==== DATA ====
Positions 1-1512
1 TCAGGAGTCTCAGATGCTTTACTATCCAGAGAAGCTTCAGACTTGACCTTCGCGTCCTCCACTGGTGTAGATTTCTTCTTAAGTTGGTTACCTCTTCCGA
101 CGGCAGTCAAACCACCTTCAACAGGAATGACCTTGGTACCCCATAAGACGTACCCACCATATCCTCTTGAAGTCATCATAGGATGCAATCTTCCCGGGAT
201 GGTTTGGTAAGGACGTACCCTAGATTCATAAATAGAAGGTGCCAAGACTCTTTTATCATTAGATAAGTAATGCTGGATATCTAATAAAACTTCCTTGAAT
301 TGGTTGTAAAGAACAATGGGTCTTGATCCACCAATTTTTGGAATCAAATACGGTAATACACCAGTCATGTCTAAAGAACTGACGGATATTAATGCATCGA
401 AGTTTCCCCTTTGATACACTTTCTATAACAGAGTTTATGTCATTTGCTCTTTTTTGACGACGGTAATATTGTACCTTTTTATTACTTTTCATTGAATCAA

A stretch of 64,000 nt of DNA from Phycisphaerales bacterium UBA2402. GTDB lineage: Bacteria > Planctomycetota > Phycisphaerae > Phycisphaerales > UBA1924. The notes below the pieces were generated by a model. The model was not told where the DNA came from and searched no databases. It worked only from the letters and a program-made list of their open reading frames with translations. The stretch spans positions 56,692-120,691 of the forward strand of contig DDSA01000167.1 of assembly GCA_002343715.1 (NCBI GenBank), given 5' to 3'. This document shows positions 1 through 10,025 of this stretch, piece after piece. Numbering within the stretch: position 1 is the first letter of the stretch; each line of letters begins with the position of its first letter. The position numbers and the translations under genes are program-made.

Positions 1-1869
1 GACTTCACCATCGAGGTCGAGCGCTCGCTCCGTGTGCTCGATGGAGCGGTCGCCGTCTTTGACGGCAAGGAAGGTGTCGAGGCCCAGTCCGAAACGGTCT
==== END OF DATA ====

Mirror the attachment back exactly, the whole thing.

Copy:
Positions 1-1512
1 TCAGGAGTCTCAGATGCTTTACTATCCAGAGAAGCTTCAGACTTGACCTTCGCGTCCTCCACTGGTGTAGATTTCTTCTTAAGTTGGTTACCTCTTCCGA
101 CGGCAGTCAAACCACCTTCAACAGGAATGACCTTGGTACCCCATAAGACGTACCCACCATATCCTCTTGAAGTCATCATAGGATGCAATCTTCCCGGGAT
201 GGTTTGGTAAGGACGTACCCTAGATTCATAAATAGAAGGTGCCAAGACTCTTTTATCATTAGATAAGTAATGCTGGATATCTAATAAAACTTCCTTGAAT
301 TGGTTGTAAAGAACAATGGGTCTTGATCCACCAATTTTTGGAATCAAATACGGTAATACACCAGTCATGTCTAAAGAACTGACGGATATTAATGCATCGA
401 AGTTTCCCCTTTGATACACTTTCTATAACAGAGTTTATGTCATTTGCTCTTTTTTGACGACGGTAATATTGTACCTTTTTATTACTTTTCATTGAATCAA

A stretch of 64,000 nt of DNA from Phycisphaerales bacterium UBA2402. GTDB lineage: Bacteria > Planctomycetota > Phycisphaerae > Phycisphaerales > UBA1924. The notes below the pieces were generated by a model. The model was not told where the DNA came from and searched no databases. It worked only from the letters and a program-made list of their open reading frames with translations. The stretch spans positions 56,692-120,691 of the forward strand of contig DDSA01000167.1 of assembly GCA_002343715.1 (NCBI GenBank), given 5' to 3'. This document shows positions 1 through 10,025 of this stretch, piece after piece. Numbering within the stretch: position 1 is the first letter of the stretch; each line of letters begins with the position of its first letter. The position numbers and the translations under genes are program-made.

Positions 1-1869
1 GACTTCACCATCGAGGTCGAGCGCTCGCTCCGTGTGCTCGATGGAGCGGTCGCCGTCTTTGACGGCAAGGAAGGTGTCGAGGCCCAGTCCGAAACGGTCT